Carbohydrates are molecules built from sugars. They can exist as simple, single sugar molecules (monosaccharides), or chains of two or more sugar molecules (disaccharides and polysaccharides). Carbohydrates are an important source of energy and structural material for organisms.

Carbohydrates can be represented by the stoichiometric formula Cm(H2O)n (where m could be different from n). In sugars such as glucose and fructose and their derivatives, n = m and the ratio of carbon to hydrogen to oxygen is 1:2:1. This formula also explains the origin of the term “carbohydrate”; which means hydrated or watered carbon. The components are carbon (“carbo”) and water (“hydrate”).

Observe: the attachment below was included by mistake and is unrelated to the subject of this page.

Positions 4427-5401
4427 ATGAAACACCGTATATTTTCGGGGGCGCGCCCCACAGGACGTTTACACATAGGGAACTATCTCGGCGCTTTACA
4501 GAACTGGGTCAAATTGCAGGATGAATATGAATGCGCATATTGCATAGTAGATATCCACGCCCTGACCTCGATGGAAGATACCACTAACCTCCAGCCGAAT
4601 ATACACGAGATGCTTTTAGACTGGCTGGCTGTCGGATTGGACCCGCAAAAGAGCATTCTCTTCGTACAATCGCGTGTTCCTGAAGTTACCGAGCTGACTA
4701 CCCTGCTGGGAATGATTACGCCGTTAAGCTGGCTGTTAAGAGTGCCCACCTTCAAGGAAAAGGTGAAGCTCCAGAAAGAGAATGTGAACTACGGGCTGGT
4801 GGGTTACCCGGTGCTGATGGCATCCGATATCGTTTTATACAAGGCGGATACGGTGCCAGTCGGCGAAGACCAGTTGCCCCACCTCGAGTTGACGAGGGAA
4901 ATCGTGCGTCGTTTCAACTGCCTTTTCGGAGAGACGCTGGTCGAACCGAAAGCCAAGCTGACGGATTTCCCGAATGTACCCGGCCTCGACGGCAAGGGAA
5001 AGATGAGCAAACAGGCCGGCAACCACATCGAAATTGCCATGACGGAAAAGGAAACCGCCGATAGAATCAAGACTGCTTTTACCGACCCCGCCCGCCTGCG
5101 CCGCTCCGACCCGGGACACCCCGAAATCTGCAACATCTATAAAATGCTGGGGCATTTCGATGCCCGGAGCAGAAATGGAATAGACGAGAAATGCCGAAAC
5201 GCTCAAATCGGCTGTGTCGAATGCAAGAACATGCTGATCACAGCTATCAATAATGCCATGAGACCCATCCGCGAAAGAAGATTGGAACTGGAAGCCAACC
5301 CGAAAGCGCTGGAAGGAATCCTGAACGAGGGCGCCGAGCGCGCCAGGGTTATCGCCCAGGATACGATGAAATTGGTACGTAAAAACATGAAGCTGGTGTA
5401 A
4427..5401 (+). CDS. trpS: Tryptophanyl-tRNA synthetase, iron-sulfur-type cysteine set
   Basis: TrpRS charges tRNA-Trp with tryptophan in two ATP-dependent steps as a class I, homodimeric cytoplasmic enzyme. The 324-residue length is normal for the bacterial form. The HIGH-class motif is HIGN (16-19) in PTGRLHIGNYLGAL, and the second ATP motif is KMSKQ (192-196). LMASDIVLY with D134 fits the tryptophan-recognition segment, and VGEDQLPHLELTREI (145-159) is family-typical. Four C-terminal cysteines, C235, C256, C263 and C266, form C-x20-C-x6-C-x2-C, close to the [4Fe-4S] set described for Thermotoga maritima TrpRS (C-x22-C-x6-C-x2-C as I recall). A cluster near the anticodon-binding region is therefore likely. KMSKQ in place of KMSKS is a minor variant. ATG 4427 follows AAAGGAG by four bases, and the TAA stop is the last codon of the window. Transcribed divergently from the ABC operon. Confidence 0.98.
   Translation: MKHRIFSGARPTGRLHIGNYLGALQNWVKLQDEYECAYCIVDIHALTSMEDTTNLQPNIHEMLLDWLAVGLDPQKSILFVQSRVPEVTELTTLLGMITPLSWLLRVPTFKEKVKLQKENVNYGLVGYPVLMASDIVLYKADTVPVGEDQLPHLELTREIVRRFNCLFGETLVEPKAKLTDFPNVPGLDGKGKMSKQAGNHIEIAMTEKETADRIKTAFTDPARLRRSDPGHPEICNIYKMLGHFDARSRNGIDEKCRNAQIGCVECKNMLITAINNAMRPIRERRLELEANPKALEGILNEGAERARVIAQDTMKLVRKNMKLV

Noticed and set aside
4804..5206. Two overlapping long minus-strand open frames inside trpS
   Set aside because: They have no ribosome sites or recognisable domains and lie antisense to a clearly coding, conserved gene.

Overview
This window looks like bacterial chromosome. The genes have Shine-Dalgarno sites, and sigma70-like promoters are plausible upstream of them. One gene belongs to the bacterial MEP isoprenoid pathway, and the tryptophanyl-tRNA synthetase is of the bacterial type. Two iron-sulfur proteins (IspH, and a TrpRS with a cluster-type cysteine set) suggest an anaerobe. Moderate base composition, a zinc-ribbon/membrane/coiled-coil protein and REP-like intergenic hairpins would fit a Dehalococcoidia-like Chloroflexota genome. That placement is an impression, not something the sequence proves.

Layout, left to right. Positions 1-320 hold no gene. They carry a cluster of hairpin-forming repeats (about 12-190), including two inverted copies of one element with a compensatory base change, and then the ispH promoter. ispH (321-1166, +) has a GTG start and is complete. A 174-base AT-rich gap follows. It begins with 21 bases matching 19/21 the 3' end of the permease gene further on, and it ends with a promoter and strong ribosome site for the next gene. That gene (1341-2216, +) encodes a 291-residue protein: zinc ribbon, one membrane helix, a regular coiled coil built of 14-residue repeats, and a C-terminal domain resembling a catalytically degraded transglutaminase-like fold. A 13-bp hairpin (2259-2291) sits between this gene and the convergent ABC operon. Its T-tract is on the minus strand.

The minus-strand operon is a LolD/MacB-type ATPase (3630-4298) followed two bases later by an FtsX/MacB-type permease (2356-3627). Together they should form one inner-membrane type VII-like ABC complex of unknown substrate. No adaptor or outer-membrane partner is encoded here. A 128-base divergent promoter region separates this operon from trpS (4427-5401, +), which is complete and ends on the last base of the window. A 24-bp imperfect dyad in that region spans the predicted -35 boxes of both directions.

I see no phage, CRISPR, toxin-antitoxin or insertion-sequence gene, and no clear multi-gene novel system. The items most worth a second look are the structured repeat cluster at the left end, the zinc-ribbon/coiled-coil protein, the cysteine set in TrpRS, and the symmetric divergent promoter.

Carbohydrates are an essential part of a diet because they provide energy to the body. Most people are familiar with carbohydrates, especially when it comes to what we eat. For example, to lose weight, some individuals adhere to “low-carb” diets. Athletes, in contrast, often “carb-load” before important competitions to ensure that they have enough energy to compete at a high level. Grains, fruits, and vegetables are all natural sources of carbohydrates that can be used for energy. These foods consist of both soluble and insoluble carbohydrates; the insoluble part is known as fibre, which is mostly cellulose.


  • McMahon, L. Plants and society 5th Edition. Chapter 10: Human Nutrition. McGraw-Hill, 2008.